5 crucial things you need to consider when reviewing your estate plan

If you have an estate plan, you shouldn’t simply forget about it. Instead, regular reviews can help ensure it continues to reflect your wishes and circumstances.

Sometimes you may have a specific reason to review your estate plan.

Life milestones can often cause you to reflect on the steps you’ve previously taken. Experiences like getting married or divorced, or welcoming children or grandchildren into your family may mean you need to make changes to your estate plan.

However, it’s advisable that you schedule regular reviews, not just after major life events like these.

Over time, your wishes or circumstances can gradually change; a plan that met your needs five years ago, may not be suitable now.

So, if you’re ready to review your estate plan, these five questions can help you assess if it needs updating.

1. Have your assets or the value of your estate changed?

A good place to start is taking stock of what your estate consists of.

Your estate refers to all your assets. It could include cash savings, investment, property, and other items. Since you made an estate plan, you may have acquired new assets or disposed of others.

As well as taking stock of your assets, you should review the estate’s value – you may be surprised by how it’s changed.

According to the Land Registry, between May 2017 and May 2022, the value of the average property in the UK increased by more than £60,000. In contrast, you may have depleted other assets to fund your lifestyle.

This step is important for several reasons. Understanding your estate is necessary for effectively distributing it, and if your estate has changed, you may want to update your wishes.

The value of your estate will also affect your Inheritance Tax (IHT) liability.

2. Do you need to consider Inheritance Tax?

If the total value of your estate exceeds certain thresholds, your estate could be liable for IHT. With a standard rate of 40%, it can significantly reduce what you leave behind for loved ones.

For the 2022/23 tax year, you can pass on up to £325,000 without IHT being due. This is known as the “nil-rate band”.

If you leave some types of property, including your main home, to children or grandchildren, you can also take advantage of the residence nil-rate band. This is £175,000 for the 2022/23 tax year.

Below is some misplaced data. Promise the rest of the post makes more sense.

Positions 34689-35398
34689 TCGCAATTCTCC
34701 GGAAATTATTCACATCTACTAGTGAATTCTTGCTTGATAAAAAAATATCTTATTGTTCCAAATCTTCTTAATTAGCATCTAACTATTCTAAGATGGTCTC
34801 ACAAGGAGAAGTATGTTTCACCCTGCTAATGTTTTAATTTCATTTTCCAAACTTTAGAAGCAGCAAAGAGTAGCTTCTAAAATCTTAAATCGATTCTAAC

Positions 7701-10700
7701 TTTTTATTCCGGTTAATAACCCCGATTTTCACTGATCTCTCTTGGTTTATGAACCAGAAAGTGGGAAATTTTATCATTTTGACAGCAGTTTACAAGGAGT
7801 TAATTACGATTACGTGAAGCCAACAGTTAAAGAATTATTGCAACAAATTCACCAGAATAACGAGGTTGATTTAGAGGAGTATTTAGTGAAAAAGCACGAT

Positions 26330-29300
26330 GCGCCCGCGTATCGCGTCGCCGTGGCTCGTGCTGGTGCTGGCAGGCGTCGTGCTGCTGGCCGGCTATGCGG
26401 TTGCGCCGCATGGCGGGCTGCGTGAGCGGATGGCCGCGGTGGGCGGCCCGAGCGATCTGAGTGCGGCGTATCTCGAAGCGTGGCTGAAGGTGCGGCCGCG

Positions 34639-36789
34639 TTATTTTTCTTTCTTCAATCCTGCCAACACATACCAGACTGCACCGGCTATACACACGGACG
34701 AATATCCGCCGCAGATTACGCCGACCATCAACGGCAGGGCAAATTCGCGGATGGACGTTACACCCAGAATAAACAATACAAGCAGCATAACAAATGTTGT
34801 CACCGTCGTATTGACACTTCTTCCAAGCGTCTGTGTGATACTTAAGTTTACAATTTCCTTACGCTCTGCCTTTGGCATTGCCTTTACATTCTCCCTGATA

So, you can often leave up to £500,000 without needing to consider IHT.

If you’re married or in a civil partnership, you can pass on unused allowances. So, as a couple, you may be able to pass on up to £1 million without a IHT liability.

If the value of your estate exceeds these thresholds, there are often steps you can take to reduce an IHT bill, but you need to be proactive. If you think your estate could be liable for IHT, please contact us.

3. Does your will still reflect your wishes?

A will is the only way to ensure that your wishes are carried out when you pass away. As a result, a regular review of your will is vital.

If you decide your will needs updating, you have two options.

The first is to write a new will. This should clearly state that it revokes all previous wills and you should destroy all copies of your old will.

The second is through a codicil, which makes an official alteration to an existing will. A codicil can be useful if you want to make minor changes to your will, such as changing the executor or adding a grandchild as a beneficiary.

4. Do you have a plan for your later years?

While estate planning often focuses on what you’ll leave behind for loved ones, ensuring your long-term security is just as important.

If you don’t already have a Lasting Power of Attorney (LPA) in place, it’s a step you should consider.

An LPA gives someone you trust the ability to make decisions on your behalf if you can’t. An LPA can either cover health or financial decisions. While losing mental capacity isn’t something anyone wants to think about, naming an LPA can ensure a loved one can provide support if it does happen.

You should also consider potential care costs. If you needed care later in life, do you have a fund to pay for it? And how would care costs affect other parts of your estate plan?

Setting out a plan now means you can think about what your wishes would be, and set aside provisions accordingly.

5. Have allowances or reliefs changed since you made your estate plan?

The government may make changes to allowances and even introduce or remove reliefs.

Ensuring your estate plan reflects the current rules means you can pass on as much wealth as possible to your loved ones. If you overlook this step, you could miss out on opportunities.

It can be difficult to keep up to date with tax changes and understand which ones make sense for you. Working with an estate planner means you can have confidence in the steps you take and know that your plan will accurately reflect the current rules.

Please contact us to review your estate plan

If you’d like an expert to review your estate plan, please contact us. We’ll work with you to craft a plan that matches your needs, goals, and estate.

Please note: This blog is for general information only and does not constitute advice. The information is aimed at retail clients only.

The Financial Conduct Authority does not regulate estate planning, tax planning, or will writing.

If you’d like to talk to us about any of the above, please get in touch.